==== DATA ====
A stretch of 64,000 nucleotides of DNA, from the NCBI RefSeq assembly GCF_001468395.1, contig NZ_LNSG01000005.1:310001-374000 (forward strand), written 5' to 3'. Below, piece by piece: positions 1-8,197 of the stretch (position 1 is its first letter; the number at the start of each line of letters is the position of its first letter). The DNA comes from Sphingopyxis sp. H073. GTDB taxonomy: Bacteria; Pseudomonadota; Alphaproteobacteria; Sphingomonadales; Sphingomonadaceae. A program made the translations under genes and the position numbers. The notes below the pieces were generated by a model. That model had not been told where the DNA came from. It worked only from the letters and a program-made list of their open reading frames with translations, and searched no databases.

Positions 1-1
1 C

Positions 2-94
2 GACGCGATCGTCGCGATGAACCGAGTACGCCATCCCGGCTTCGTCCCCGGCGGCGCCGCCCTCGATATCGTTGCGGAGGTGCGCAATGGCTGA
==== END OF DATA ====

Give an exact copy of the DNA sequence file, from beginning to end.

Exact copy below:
A stretch of 64,000 nucleotides of DNA, from the NCBI RefSeq assembly GCF_001468395.1, contig NZ_LNSG01000005.1:310001-374000 (forward strand), written 5' to 3'. Below, piece by piece: positions 1-8,197 of the stretch (position 1 is its first letter; the number at the start of each line of letters is the position of its first letter). The DNA comes from Sphingopyxis sp. H073. GTDB taxonomy: Bacteria; Pseudomonadota; Alphaproteobacteria; Sphingomonadales; Sphingomonadaceae. A program made the translations under genes and the position numbers. The notes below the pieces were generated by a model. That model had not been told where the DNA came from. It worked only from the letters and a program-made list of their open reading frames with translations, and searched no databases.

Positions 1-1
1 C

Positions 2-94
2 GACGCGATCGTCGCGATGAACCGAGTACGCCATCCCGGCTTCGTCCCCGGCGGCGCCGCCCTCGATATCGTTGCGGAGGTGCGCAATGGCTGA